MINNEAPOLIS, Minnesota — Currently tens of thousands of Minnesotans are living with Alzheimer’s Disease. And, experts say that number is expected to rise to 14 million by the year 2050. The Alzheimer’s Association Minnesota-North Dakota Chapter is teaming up with the University of Minnesota to share critical Alzheimer’s research, as part of its commitment to advocate on behalf of 97,000 Minnesotans living with the incurable disease and their 255,000 caregivers. As the largest non-profit funder of Alzheimer’s research, the Alzheimer’s Association has awarded $7.02 million in active and closed grants in Minnesota. Today there is $1.84 million in active Alzheimer's Association-funded research grants in the state, including research at the University’s Grossman Center.
Dr. Shauna Yuan, of the University’s Grossman Center, works with scientists and affiliates that are at the leading edge of finding better treatments for Alzheimer's disease. “One strategy is to repair communication between neurons by preventing a vital protein from breaking down and accumulating in the synapses that connect neurons to each other. This and other exciting forms of research animate the scientists' quest to find cures for Alzheimer's Disease," said Dr. Yuan.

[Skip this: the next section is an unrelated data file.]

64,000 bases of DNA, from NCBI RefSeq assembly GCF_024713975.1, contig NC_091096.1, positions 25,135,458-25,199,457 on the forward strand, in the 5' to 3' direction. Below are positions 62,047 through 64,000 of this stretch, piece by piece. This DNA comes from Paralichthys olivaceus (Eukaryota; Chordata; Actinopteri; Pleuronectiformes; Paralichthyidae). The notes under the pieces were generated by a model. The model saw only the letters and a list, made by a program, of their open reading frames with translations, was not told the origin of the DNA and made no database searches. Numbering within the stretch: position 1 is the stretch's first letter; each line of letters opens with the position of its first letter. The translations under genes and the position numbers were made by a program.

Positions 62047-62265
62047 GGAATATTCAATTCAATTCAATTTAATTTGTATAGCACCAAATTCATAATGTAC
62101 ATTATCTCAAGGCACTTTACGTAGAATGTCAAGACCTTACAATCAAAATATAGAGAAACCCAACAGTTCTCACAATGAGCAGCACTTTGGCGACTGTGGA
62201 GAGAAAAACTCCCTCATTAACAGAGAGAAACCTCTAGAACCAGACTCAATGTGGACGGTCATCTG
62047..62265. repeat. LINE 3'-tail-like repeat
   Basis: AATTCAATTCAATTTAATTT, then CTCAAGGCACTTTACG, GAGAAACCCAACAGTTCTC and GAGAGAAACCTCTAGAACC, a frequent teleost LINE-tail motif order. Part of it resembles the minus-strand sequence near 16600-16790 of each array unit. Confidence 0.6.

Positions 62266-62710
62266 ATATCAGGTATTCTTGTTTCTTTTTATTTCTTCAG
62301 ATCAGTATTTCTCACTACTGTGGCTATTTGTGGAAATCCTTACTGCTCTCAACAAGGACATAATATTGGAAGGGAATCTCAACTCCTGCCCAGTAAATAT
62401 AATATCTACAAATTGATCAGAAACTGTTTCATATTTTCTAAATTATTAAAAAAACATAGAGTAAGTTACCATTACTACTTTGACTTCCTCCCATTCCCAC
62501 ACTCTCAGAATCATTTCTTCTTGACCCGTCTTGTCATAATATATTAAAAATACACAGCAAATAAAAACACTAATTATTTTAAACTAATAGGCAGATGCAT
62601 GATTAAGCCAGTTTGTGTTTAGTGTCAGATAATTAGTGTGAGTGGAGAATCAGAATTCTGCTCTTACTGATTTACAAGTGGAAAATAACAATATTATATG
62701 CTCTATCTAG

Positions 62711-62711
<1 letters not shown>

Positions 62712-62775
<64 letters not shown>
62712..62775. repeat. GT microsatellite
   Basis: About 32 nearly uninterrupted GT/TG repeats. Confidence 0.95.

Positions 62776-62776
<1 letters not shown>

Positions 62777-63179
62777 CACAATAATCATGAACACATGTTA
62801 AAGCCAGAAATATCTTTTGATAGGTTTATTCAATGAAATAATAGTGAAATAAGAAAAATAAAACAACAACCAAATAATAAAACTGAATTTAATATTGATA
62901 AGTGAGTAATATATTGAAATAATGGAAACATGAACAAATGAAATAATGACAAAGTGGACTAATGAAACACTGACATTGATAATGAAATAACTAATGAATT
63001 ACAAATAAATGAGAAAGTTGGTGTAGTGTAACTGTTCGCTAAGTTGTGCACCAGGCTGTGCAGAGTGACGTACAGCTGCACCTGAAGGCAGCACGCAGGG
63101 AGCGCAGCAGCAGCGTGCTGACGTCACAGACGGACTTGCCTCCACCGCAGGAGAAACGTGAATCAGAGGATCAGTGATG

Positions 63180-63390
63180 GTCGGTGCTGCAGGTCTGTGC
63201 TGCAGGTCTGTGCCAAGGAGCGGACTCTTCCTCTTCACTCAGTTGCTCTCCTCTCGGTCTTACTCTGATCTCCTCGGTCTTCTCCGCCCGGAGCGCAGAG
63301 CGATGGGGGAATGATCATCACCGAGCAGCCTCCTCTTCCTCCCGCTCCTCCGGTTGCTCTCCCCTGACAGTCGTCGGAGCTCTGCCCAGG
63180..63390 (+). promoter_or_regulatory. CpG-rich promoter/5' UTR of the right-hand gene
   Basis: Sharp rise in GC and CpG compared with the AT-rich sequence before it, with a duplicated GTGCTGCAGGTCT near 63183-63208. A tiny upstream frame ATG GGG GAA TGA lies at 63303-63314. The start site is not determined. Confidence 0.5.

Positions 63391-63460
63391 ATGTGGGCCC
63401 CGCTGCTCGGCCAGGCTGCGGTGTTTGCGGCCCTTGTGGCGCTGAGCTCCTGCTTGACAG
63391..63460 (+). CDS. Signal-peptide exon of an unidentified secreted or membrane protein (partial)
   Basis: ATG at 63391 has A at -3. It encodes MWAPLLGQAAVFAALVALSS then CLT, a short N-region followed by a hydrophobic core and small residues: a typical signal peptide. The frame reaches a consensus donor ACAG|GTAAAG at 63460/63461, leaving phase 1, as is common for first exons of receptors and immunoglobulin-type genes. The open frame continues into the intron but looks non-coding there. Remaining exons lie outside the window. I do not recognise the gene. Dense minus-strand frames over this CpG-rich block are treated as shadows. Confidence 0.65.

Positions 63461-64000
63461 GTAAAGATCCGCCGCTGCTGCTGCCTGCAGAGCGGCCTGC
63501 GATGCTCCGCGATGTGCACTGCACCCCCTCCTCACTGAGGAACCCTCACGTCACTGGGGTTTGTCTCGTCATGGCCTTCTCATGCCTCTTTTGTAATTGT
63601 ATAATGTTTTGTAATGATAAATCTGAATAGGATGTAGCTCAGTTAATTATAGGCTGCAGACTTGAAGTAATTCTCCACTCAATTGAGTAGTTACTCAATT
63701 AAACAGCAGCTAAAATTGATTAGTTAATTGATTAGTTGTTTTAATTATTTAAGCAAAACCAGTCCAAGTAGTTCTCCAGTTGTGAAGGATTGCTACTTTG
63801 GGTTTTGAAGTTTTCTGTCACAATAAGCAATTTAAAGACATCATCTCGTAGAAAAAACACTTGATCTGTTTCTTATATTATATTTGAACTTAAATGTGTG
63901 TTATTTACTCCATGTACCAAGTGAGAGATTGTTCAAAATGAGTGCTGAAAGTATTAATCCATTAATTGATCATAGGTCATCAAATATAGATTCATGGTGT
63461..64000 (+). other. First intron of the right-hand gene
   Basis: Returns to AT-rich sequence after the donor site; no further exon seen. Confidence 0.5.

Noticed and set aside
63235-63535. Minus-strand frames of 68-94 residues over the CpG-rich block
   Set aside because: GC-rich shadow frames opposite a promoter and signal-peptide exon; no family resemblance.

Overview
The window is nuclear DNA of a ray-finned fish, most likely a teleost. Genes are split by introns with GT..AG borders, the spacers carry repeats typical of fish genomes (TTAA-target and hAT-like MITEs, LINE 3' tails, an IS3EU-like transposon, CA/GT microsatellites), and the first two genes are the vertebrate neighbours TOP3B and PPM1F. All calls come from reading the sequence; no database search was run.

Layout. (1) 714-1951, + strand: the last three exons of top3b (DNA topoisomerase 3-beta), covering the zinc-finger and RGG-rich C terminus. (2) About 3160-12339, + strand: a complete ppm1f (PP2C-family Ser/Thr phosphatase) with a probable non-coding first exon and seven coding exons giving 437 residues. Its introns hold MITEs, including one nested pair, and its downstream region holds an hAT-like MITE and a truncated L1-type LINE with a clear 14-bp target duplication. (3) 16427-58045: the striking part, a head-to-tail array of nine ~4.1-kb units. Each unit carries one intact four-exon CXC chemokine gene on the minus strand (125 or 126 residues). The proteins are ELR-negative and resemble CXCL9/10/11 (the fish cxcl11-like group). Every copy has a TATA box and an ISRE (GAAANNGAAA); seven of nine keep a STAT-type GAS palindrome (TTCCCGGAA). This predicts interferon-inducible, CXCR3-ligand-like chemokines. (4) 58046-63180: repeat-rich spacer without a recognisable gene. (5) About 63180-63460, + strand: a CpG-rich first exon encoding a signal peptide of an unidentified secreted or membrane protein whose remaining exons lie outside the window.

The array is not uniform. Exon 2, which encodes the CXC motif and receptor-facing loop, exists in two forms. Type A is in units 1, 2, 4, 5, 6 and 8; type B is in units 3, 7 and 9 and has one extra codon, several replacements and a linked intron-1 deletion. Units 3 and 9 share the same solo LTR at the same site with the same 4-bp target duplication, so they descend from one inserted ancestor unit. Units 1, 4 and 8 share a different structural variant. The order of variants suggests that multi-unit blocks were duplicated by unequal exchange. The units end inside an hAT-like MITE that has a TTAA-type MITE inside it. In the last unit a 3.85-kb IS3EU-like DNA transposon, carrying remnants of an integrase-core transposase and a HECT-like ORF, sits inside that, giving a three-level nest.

“Bringing researchers and lawmakers together to create dialog and action on the important issue of Alzheimer’s is crucial to the Alzheimer’s Association’s mission to find a cure. Our organization is also working diligently to increase the National Institutes of Health (NIH) funding for Alzheimer’s research," said Beth McMullen, the Vice President of Government Affairs at the Alzheimer’s Association.
For more information on Alzheimer’s research and resources, click here. Also, support is available for those dealing with Alzheimer’s and Dementia. Call the Alzheimer’s Association’s 24/7 Helpline at 1 (800) 272-3900.